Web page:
George Washington and Jefferson National Forests Temporarily Shutting Down All Day-use Areas

April 9, 2020

To protect public health and safety, and align with guidance from Virginia health officials and experts at the Centers for Disease Control and Prevention (CDC) as well as to comply with Virginia and West Virginia statewide Stay at Home orders, George Washington and Jefferson National Forests officials are extending temporary shut downs to include additional day use areas such as picnic sites, interpretive sites, shooting ranges and swimming sites.

The new temporary shutdowns are in addition to previous shutdowns, which are:

  • All developed campgrounds and cabins
  • All public restrooms
  • All visitor centers
  • All trail shelters
  • South Pedlar ATV Trail System
  • Peters Mill Run/Taskers Gap Off-Highway Vehicle Trail System
  • Cascades Day Use Area
  • Crabtree Falls Day Use Area
  • Blacksburg Shooting Range
  • Wythe Shooting Range

National Forest roads and most trails remain open for public use.  Forest visitors can still enjoy hiking, mountain biking, horseback riding, fishing, and many other activities that support social distancing and small groups. Trailhead facilities and access points to the Appalachian National Scenic Trail, including parking lots dedicated to the trail, remain temporarily shut down.  Forest visitors should comply with CDC and state orders on group size and social distance.

“We believe people understand the serious risks posed by facilities and trails that draw large numbers of people into close proximity to each other,” said Forests Supervisor Joby Timm. “We appreciate people’s patience and understanding of our efforts to mitigate those risks to protect public health and safety.”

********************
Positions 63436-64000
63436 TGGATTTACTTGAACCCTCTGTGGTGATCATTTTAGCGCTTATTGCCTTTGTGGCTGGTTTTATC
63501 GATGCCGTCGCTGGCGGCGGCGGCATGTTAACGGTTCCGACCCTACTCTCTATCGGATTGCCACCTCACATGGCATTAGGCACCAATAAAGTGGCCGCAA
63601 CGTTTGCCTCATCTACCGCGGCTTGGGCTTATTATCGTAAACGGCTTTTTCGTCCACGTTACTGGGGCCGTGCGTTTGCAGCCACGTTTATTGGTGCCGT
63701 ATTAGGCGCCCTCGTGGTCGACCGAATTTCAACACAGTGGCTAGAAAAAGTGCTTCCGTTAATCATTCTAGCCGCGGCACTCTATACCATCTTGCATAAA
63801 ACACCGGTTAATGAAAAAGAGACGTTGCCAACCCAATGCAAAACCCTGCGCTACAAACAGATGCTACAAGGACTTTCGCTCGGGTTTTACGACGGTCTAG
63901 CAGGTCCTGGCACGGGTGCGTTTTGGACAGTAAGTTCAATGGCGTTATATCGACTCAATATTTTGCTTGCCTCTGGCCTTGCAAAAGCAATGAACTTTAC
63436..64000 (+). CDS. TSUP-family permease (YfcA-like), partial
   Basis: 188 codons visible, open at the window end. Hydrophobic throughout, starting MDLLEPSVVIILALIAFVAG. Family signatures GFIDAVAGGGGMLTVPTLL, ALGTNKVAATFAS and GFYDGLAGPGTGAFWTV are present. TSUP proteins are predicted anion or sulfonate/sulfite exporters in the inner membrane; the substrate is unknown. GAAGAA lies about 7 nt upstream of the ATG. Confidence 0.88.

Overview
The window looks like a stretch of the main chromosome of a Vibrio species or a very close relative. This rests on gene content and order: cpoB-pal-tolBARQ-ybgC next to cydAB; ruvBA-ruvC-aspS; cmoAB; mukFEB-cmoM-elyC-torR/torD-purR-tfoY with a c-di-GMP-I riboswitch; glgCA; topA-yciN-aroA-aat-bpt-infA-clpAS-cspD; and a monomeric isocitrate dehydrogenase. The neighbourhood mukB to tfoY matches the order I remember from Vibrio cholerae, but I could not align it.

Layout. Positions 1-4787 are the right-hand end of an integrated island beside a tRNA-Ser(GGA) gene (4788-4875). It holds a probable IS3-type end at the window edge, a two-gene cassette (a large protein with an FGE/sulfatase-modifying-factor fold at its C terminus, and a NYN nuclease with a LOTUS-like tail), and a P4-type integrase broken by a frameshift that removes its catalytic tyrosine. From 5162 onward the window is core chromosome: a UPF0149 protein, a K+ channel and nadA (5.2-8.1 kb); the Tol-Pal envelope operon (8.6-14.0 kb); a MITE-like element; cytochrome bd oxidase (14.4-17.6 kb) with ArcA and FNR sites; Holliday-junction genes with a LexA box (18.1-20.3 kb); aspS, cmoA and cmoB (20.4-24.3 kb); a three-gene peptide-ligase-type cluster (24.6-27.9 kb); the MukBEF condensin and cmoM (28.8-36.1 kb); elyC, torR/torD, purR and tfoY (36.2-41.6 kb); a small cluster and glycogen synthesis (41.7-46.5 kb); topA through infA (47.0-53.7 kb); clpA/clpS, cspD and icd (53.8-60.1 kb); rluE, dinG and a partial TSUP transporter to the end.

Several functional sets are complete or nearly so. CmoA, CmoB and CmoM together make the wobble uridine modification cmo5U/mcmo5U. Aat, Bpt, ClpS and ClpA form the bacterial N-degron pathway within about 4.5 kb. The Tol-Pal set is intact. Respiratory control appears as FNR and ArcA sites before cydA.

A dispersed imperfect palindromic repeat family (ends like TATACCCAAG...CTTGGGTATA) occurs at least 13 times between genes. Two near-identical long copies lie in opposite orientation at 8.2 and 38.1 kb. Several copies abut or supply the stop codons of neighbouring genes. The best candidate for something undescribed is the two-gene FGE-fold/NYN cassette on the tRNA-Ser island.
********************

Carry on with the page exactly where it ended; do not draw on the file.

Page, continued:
For a list of specific facilities on the George Washington and Jefferson National Forests that are temporarily shut down, please visit:

The George Washington and Jefferson National Forests asks members of the public to recreate responsibly by avoiding gathering in groups of more than ten people and not engaging in high-risk activities, like rock climbing, that increase the chance of injury or distress. Law enforcement and search and rescue operations may be limited due to COVID-19. In addition, visitors can help mitigate resource impacts while recreation sites are shut down by bringing home their trash (“Pack it in, Pack it out”), and by appropriately managing human waste by burying it at least six to eight inches deep and 200 feet away from water, trails and recreation sites.

The George Washington and Jefferson National Forests officials will continue to coordinate its COVID-19 response in alignment with all federal, state and local guidance. Visitors to national forests are urged to take the precautions recommended by the CDC. For tips from the CDC on preventing illnesses like the coronavirus, go to:

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Last modified: April 9, 2020

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